The European Union, the United States, the United Kingdom and Canada have made coordinated announcements of new sanctions against the Belarusian dictatorship, to increase the pressure against “the repressive practices of President Alexander Lukashenko against his own people”.
“We want to financially drain the Lukashenko regime,” German Foreign Minister Heiko Maas wrote on social media after the announcement of the European Union, which has the widest set of restrictions against Belarus.
Foreign ministers of the 27 countries of the bloc added 78 people and 8 entities to the list of those subject to restrictions, in retaliation for the hijacking of a commercial plane and the arrest of journalist Roman Protassevich and his girlfriend Sofia Sapega at the end of May.
With this fourth round of sanctions, the pressure is already the most important imposed on a country of the Eastern bloc, according to analyst Ben Aris, a specialist in post-Soviet countries. For the first time, the EU measures also target seven economic sectors of great relevance to the economy of the post-Soviet country, such as potash (used in fertilizers) and petroleum products.
Potash exports account for one-fifth of Belarus’ budget revenue, and refined petroleum products another third of the country’s GDP. “Sales can be redirected to Asia and Russia, thus avoiding an economic collapse, but the sanctions will still hurt Lukashenko and increase his dependence on Moscow,” he said.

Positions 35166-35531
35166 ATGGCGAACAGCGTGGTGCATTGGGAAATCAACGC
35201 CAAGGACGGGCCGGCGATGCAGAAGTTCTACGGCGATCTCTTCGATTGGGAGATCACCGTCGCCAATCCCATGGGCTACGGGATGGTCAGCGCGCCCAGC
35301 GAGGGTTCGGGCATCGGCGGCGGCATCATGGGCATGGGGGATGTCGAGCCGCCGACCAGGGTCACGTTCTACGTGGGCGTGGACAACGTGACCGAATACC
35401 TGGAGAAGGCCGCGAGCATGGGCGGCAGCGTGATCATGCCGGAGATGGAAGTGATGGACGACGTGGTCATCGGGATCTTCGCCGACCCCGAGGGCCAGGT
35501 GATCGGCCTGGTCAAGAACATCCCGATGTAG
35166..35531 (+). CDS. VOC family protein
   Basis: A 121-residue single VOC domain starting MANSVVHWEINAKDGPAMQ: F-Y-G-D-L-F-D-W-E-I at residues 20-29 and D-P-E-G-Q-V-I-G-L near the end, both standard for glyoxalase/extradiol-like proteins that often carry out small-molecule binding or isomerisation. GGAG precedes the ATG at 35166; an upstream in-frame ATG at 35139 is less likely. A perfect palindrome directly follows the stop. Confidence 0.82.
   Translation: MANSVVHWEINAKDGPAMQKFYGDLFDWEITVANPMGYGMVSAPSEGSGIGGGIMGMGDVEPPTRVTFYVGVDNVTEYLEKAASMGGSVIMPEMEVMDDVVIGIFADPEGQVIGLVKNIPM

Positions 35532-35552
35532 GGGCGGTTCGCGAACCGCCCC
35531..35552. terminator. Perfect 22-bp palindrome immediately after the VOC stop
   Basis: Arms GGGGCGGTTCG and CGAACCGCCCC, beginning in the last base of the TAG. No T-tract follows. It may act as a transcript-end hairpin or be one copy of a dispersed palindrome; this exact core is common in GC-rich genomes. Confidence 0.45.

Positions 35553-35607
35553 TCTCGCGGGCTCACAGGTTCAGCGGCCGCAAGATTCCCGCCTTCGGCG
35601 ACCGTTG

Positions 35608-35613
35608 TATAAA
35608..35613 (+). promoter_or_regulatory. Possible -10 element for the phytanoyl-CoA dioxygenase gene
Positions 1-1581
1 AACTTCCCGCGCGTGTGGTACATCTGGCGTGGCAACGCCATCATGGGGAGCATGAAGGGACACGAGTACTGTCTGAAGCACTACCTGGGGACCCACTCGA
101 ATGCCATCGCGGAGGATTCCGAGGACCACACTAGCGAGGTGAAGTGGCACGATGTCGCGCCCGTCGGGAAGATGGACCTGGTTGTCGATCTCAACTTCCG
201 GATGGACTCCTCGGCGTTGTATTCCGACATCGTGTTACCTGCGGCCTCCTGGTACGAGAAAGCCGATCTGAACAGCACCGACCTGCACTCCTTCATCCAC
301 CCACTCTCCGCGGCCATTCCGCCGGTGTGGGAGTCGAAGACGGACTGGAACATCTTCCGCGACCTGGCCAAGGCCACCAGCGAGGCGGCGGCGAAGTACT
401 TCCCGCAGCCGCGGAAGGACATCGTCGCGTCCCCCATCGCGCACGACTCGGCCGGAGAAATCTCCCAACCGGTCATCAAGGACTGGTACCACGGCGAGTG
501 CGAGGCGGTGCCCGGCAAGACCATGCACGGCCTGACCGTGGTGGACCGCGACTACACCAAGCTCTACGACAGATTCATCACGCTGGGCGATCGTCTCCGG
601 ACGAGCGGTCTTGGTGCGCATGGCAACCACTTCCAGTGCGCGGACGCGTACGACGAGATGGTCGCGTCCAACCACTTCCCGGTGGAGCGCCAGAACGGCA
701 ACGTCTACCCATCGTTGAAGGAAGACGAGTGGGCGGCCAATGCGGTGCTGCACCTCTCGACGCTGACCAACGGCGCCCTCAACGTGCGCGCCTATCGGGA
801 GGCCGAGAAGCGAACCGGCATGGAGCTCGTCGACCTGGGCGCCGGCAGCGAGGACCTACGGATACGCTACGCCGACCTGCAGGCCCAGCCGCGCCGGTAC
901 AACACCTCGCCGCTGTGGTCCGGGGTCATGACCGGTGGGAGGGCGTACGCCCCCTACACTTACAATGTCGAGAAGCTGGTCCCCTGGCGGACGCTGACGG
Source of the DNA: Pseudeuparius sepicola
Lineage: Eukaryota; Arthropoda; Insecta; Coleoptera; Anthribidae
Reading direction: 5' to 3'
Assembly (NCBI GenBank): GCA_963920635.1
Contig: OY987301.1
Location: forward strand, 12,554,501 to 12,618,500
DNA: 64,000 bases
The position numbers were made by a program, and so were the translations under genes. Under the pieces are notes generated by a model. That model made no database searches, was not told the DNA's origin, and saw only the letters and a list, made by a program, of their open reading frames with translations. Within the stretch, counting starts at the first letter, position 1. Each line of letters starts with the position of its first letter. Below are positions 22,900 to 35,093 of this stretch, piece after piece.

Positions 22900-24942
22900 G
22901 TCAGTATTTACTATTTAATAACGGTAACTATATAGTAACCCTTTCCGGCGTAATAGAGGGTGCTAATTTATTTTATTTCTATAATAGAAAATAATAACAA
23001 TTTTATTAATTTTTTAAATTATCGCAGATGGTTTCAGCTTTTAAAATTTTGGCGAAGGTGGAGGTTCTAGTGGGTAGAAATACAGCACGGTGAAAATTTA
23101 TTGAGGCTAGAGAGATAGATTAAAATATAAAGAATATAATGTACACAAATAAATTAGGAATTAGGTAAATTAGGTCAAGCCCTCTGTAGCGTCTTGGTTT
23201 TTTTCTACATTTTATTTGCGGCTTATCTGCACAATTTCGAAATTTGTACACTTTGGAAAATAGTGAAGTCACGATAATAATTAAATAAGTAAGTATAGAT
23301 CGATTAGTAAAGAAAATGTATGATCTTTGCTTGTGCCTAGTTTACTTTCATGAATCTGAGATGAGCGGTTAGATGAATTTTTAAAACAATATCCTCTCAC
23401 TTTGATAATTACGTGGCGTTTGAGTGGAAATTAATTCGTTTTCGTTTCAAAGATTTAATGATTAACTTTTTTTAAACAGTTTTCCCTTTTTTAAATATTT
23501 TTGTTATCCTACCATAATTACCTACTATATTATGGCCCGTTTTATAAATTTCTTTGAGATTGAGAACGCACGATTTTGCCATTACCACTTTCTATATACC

The strategy behind the sanctions, he said, is to increase the cost of Russian support to the point that President Vladimir Putin gives up support for the Belarusian dictator. It is estimated that Russia will spend between $ 2 billion and $ 3 billion per year (between R $ 10 billion and R $ 15 billion) on soft loans and debt relief, which could drop from $ 6 billion to R $ 10 billion (from R $ 30 billion). 50 billion reais). ) with penalties.
“It will hurt. It will seriously harm the Belarusian economy,” said Josep Borrell, EU foreign policy chief. The measures still need the approval of the leaders of the countries, at a meeting between Thursday and Friday this week.
The financial sector will also be affected: EU banks will be prohibited from lending or investing in the country. Alexander Schallenberg, Austrian Foreign Minister – one of Belarus’ leading financial service providers – said the goal is to reach the state but not the people. “We must press the ‘angels’ [‘thumbscrews’, instrumentos de tortura que apertavam os polegares de interrogados] after this cruel state air piracy action, ”he told the Guardian.
Svetlana Tikhanovskaia, who led the opposition front against Lukashenko in last year’s presidential elections, met ministers ahead of the meeting and called on the EU to step up sanctions to put pressure on the dictatorship to it frees more than 500 political prisoners in the country. Among them is Svetlana’s husband Sergei Tikhanovsky, arrested in May last year while launching his candidacy for the presidency.
Lukashenko’s most popular opponent, executive Viktor Babariko, has also been in prison since before the presidential elections. “Sanctions are not a quick fix, but they can help end violence and free people,” Tikhanovskaya said on social media.